I find the aroma of the methyl salicylate, the active main ingredient in wintergreen, very pleasant. I frequently use a boswellin cream with wintergreen when my knee acts up. In Maine, we make wintergreen tea, drinking it and applying it topically for chronic or temporary pain. There are many analgesics in wintergreen. Wintergreen often complements red pepper’s capsaicin, and peppermint’s menthol in several OTC pain relievers, either these herbs alone, or any one of their constituents, or in various combinations. Methyl salicylate, like wintergreen, has long  been employed in baths, liniments, and ointments, for pain relief, e.g. in gout, lumbago, rheumatism, and sciatica.

Strange how wintergreen, like so many powerful aromas, can be a fountain of youth. If the namesake of the song wintergreen were to massage my aching aging back with wintergreen, I’d forget my aches and age. Yes the beautiful wintergreen persists on some few forest floors where many a moccasin trod centuries ago and where today too many off-road-recreational vehicles vehemently violate the environment, endangering the environmental treasures like wintergreen. I am, thankful more ways than one for wintergreen. I hope it outlives the all-terrain-vehicles that endanger it.

 IMG_8363 wintergreen copy

WINTERGREEN’S A BREATH OF SPRING
ON THE WINTRY FOREST FLOOR
AND IT MAKES A BODY SING
WHEN THE SONGS DON’T COME NO MORE.

TRAILING NIMBLY ON THE GROUND
WHERE THE SUNSHINE’S RARELY SEEN;
WHAT A BREATH OF SPRING I FOUND,
TASTE OF APRIL, WINTERGREEN.

WINTERGREEN, WHERE YOU BEEN?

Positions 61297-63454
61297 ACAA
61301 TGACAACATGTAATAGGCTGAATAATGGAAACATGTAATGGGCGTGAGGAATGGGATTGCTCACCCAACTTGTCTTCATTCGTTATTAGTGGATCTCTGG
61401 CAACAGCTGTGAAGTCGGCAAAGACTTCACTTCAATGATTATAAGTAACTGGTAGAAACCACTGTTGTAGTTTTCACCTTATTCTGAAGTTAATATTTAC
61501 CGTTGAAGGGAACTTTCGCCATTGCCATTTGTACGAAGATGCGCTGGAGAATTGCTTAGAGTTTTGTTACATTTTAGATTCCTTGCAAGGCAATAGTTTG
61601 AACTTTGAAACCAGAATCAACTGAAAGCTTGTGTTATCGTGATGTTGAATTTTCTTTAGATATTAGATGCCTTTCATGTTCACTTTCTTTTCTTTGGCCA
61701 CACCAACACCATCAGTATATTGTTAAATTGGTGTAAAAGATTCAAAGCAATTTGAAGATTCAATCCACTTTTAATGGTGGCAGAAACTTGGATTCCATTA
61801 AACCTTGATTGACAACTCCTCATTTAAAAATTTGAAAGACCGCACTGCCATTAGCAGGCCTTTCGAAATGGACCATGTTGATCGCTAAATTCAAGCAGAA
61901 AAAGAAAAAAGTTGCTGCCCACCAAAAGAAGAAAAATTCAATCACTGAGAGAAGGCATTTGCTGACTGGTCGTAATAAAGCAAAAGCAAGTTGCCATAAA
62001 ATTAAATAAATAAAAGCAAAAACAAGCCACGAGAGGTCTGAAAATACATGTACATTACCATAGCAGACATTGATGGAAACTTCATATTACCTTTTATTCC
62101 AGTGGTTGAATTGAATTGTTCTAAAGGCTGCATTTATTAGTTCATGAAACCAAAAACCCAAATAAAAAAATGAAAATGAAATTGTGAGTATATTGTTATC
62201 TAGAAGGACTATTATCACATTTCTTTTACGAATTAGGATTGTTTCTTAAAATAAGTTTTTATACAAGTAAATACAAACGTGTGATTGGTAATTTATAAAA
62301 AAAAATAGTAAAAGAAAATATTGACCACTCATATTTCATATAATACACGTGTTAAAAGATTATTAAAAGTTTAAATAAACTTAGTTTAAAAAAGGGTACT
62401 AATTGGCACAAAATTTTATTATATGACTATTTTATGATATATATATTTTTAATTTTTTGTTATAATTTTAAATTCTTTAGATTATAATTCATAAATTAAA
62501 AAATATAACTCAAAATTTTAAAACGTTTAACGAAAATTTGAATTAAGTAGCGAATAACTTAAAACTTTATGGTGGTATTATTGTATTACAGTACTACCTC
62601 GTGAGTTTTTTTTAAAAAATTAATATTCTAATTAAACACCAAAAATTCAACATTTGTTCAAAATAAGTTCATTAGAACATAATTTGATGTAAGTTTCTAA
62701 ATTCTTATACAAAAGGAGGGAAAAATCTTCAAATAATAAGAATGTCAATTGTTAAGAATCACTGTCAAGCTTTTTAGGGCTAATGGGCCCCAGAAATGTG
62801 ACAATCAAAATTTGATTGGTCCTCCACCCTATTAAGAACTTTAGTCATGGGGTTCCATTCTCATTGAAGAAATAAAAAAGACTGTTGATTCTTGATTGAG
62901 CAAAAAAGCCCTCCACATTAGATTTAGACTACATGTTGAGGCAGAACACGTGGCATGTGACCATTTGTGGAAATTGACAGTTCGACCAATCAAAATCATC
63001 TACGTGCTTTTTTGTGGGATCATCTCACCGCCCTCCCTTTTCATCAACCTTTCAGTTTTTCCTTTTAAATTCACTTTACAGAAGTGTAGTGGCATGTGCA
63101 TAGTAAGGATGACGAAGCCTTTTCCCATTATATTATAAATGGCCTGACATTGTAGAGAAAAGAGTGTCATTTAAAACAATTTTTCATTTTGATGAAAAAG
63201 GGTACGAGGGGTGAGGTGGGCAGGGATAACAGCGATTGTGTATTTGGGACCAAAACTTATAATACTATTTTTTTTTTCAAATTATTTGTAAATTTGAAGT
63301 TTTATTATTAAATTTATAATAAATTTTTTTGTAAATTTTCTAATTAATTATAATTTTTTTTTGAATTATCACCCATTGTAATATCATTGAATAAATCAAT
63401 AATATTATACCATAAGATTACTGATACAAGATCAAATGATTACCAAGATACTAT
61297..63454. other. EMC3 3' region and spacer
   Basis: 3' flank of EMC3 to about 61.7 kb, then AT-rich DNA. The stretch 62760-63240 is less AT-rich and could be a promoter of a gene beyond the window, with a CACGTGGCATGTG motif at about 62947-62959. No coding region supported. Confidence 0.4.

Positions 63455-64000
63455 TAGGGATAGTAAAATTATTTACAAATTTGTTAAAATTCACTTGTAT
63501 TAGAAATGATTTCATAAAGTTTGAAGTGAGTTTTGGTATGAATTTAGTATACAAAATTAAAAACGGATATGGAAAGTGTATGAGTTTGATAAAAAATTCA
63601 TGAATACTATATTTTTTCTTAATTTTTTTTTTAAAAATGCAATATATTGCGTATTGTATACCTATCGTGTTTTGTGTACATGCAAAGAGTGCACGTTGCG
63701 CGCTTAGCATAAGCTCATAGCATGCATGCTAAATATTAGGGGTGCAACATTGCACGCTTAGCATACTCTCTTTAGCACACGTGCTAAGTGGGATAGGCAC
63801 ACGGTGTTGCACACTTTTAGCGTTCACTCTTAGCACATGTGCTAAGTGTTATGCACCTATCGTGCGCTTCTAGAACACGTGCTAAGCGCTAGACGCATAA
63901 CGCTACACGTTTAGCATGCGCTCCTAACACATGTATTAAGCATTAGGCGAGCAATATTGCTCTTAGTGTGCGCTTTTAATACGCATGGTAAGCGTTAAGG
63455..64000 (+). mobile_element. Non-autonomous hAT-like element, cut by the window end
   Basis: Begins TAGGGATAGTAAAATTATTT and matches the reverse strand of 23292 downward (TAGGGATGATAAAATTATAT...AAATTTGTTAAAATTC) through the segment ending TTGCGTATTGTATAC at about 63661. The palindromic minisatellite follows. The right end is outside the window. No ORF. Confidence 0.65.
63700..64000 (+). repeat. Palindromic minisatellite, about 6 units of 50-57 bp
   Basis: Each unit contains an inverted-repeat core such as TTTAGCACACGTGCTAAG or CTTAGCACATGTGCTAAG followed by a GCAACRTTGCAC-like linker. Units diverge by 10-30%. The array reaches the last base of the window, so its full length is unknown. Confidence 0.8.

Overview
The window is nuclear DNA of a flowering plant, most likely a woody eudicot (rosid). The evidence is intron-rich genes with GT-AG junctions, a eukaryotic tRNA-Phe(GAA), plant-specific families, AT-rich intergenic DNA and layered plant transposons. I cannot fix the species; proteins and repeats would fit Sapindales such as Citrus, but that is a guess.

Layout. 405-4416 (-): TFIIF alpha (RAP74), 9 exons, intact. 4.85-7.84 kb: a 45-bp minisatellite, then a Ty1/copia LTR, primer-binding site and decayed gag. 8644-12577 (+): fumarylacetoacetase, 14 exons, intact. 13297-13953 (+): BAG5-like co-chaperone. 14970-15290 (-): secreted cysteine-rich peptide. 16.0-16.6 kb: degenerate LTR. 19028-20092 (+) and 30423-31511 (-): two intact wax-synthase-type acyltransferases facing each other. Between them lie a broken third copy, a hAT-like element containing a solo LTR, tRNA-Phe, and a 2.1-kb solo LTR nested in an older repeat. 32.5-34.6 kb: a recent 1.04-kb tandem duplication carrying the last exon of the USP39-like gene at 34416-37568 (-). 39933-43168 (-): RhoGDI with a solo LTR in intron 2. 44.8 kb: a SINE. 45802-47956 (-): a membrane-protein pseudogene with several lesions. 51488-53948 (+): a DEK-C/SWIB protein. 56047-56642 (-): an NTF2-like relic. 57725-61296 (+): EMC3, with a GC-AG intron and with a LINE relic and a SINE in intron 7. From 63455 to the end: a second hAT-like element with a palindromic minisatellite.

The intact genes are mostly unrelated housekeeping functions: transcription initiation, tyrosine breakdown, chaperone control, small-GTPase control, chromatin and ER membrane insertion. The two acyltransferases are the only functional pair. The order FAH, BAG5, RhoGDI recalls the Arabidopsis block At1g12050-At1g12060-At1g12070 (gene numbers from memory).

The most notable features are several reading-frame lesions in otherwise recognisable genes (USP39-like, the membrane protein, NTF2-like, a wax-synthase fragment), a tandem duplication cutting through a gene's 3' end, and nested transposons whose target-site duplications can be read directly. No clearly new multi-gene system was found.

YOU’RE THE PRETTIEST THING I’VE SEEN!
BREATH OF SPRING, THRUOUT THE YEAR,
SUMMER’S SMILE, CHRISTMAS’ CHEER.

THERE ARE OTHERS MAY OUTSHINE YOU;
THEY’RE MORE SHOWY FOR AWHILE.
BUT THE WINTERTIME DON’T SNOW YOU,
YOU STILL HAVE THAT SPRINGTIME SMILE.

BREATH OF SPRING THRUOUT THE YEAR
LIKE THE MOUNTAIN AIR SO CLEAN.
WEAR THE SNOWDROP LIKE A TEAR
CONSTANT LOVER, WINTERGREEN.

WINTERGREEN, WHERE YOU BEEN?
YOU’RE THE PRETTIEST THING I’VE SEEN!
BREATH OF SPRING, THRUOUT THE YEAR,
SUMMER’S SMILE, CHRISTMAS’ CHEER.

IMG_0886 wintergreen snow leaf - Version 2

Wintergreen leaf found under snow 3.4.2014.    Helen Lowe Metzman

From my spice book, here’s my multiple activity menu for wintergreen showing which compounds in it can be helpful in flu. When you give your body an herbal tea, you are giving it a veritable menu of genetically familiar phytochemicals. Your body knows better than your herbalist, pharmacist or physician  which, if any, of these phytochemicals the body needs. Through homeostasis,the body selects some of those needed, selectively mining the menu.  That’s what I mean when I say I prefer the herbal shotgun, with a wide array of medicines, versus the synthetic silver bullet, where the body has no choice. Here’s the multiple activity menu (MAM) for wintergreen and cold/flu. Wham bam, thank you M.A.M, may be the title of my next book. If I can find a publisher as crazy as I. My computer can now make M.A.M’s for any major herb and any major disease.

M.A.M.

WINTERGREEN FOR COLD/FLU:

Analgesic: caffeic-acid ; ferulic-acid ; gallic-acid ; gentisic-acid ; methyl-salicylate ; salicylic-acid ; ursolic-acid
Antiallergic: ferulic-acid
Antibacterial: arbutin ; caffeic-acid ; ferulic-acid ; gallic-acid ; gentisic-acid ; p-coumaric-acid ; p-hydroxy-benzoic-acid ; tannic-acid ; vanillic-acid
Antibronchitic: gallic-acid
Antiflu: caffeic-acid ; gallic-acid ; lupeol
Antihistaminic: caffeic-acid ; ursolic-acid